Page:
Nepal Justice System Delegation Returns to Arizona Supreme Court 2016_opt

Representatives from Arizona and Nepal meet.

News from the Arizona Supreme Court:

The United Nations Development Program (UNDP) recently sponsored a second visit to the Arizona Supreme Court with members of Nepal’s judiciary. After a 2015 visit with the Arizona Supreme Court, the Nepal Supreme Court established an access to justice commission modeled on what they learned in the United States, including the example of the Arizona Supreme Court’s own Access to Justice Commission.

Earlier this year, the Honorable Ms. Sushila Karki became the first female Chief Justice of Nepal’s Supreme Court.

Nepal Chief Justice Sushila Karki

Nepal Chief Justice Sushila Karki

As part of the UNDP project entitled Access to Justice Commission (A2JC) Study Visit in Nepal, the Nepalese judges met with Chief Justice Scott Bales and local subject matter experts to discuss such topics as: strengthening access to justice, addressing domestic violence cases, increasing representation of women in the judiciary, and meeting the justice needs of minority communities. The day-long program included the following speakers:

  • Mr. Dave Byers, Director, Arizona Supreme Court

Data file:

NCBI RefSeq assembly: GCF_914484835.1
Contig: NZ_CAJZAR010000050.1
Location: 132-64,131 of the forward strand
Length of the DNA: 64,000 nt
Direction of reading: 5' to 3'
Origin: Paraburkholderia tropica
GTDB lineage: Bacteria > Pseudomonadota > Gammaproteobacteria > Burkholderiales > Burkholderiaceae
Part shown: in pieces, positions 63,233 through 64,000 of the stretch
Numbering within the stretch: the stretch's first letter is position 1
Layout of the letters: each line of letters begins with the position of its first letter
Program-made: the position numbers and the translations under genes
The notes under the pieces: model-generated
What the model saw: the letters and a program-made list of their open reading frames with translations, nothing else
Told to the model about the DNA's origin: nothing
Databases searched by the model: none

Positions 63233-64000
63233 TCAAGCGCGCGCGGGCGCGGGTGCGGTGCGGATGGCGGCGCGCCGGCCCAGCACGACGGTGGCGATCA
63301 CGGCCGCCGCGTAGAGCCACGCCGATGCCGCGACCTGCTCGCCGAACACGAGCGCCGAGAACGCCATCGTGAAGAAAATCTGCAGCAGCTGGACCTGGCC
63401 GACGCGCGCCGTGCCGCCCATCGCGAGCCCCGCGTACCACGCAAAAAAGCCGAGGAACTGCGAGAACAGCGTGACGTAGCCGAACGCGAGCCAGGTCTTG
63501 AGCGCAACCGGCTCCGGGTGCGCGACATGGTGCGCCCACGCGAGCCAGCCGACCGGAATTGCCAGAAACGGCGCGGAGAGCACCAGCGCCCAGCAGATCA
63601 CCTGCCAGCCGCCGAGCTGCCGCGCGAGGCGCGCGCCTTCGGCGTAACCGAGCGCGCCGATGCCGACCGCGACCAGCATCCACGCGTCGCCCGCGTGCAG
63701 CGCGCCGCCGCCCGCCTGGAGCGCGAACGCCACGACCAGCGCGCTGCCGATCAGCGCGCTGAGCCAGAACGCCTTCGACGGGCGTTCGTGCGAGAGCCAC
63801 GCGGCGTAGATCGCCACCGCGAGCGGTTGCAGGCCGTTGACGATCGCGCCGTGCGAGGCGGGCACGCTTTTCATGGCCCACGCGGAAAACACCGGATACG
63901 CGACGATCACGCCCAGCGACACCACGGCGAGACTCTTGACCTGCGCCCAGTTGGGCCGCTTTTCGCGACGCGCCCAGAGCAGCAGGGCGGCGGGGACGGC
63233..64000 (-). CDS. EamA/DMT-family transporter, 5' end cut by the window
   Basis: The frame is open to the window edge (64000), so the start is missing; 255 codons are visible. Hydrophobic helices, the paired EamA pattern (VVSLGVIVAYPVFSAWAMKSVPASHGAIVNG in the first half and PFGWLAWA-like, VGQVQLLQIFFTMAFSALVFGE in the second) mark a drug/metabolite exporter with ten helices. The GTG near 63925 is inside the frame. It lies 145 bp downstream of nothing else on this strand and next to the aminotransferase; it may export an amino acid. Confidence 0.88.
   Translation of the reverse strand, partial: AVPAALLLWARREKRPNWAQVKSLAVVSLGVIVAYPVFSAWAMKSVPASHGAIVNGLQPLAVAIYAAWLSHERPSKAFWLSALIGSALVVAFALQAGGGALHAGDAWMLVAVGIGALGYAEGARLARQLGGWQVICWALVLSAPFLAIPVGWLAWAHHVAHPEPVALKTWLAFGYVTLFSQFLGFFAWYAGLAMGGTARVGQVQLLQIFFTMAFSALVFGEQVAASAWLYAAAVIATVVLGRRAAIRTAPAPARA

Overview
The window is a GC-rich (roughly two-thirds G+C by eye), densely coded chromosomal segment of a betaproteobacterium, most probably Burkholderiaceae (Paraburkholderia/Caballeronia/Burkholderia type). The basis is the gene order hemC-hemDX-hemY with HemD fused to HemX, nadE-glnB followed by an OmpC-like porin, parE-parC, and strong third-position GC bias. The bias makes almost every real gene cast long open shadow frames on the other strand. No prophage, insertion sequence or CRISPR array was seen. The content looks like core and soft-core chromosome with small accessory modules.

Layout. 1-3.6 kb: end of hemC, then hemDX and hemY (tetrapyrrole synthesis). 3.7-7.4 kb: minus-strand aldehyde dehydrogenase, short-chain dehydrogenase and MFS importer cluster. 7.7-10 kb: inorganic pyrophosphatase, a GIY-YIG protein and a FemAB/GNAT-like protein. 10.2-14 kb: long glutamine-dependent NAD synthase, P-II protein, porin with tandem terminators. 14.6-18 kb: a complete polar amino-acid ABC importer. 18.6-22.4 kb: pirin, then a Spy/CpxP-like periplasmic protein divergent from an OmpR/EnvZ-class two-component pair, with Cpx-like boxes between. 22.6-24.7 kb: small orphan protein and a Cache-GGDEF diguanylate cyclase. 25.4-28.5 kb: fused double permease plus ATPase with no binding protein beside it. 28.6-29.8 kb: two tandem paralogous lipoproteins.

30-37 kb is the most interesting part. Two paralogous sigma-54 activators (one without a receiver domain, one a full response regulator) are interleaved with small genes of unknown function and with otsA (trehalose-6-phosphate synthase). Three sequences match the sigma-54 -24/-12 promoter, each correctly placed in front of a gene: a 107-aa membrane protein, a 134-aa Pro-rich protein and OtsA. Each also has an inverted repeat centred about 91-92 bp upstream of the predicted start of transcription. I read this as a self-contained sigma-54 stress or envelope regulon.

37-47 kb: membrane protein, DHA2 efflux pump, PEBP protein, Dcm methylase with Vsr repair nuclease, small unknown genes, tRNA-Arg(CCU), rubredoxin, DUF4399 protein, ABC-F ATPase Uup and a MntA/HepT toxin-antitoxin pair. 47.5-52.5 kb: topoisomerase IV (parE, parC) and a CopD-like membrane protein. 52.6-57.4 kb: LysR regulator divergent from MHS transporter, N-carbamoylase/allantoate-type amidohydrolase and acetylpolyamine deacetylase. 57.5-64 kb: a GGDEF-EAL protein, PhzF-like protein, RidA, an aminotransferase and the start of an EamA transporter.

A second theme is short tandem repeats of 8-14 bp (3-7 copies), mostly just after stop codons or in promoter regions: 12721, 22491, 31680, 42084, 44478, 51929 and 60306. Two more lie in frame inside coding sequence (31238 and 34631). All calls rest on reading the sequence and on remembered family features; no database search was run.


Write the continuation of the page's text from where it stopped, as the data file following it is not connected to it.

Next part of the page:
• Hon. Scott Bales, Chief Justice, Arizona Supreme Court
  • Hon. Maurice Portley, Judge, Court of Appeals, Chair of Commission on Minorities
  • Professor Paul Bennett, University of Arizona James E. Rogers College of Law
  • Mr. Michael Liburdi, Chief Counsel to Gov. Doug Ducey
  • Hon. Larry Winthrop, Judge, Court of Appeals, Chair of Commission on Access to Justice
  • Hon. Wendy Million, Judge, Tucson City Court, Chair, Committee on the Impact of Domestic Violence and the Courts
  • Mr. Marcus Reinkensmeyer, Court Services Division Director Case Management

“Nepal’s judicial leaders have embraced the goals of expanding access to justice and better addressing the needs of minorities, women, and victims,” Chief Justice Scott Bales said. “We shared with them how Arizona works to provide equal justice for all through court innovations and the work of our advisory committees, which are comprised of volunteers representing a wide range of perspectives.”

The representatives from Nepal included:

  • Justice Govinda Kumar Upadhya, Nepal Supreme Court
  • Justice Jagadish Sharma Poudel, Nepal Supreme Court
  • Hon. Additional District Judge Surya Prasad Parajuli, Kathmandu District Court
  • Mr. Shree Kanta Paudel, Registrar, Nepal Supreme Court
  • Mr. Kumar Ingnam, Member, Access to Justice Commission
  • Mr. Raju Dhungana, Section Officer, Nepal Supreme Court
  • Ms. Khem Kumari Basnet, Section Officer, Nepal Supreme Court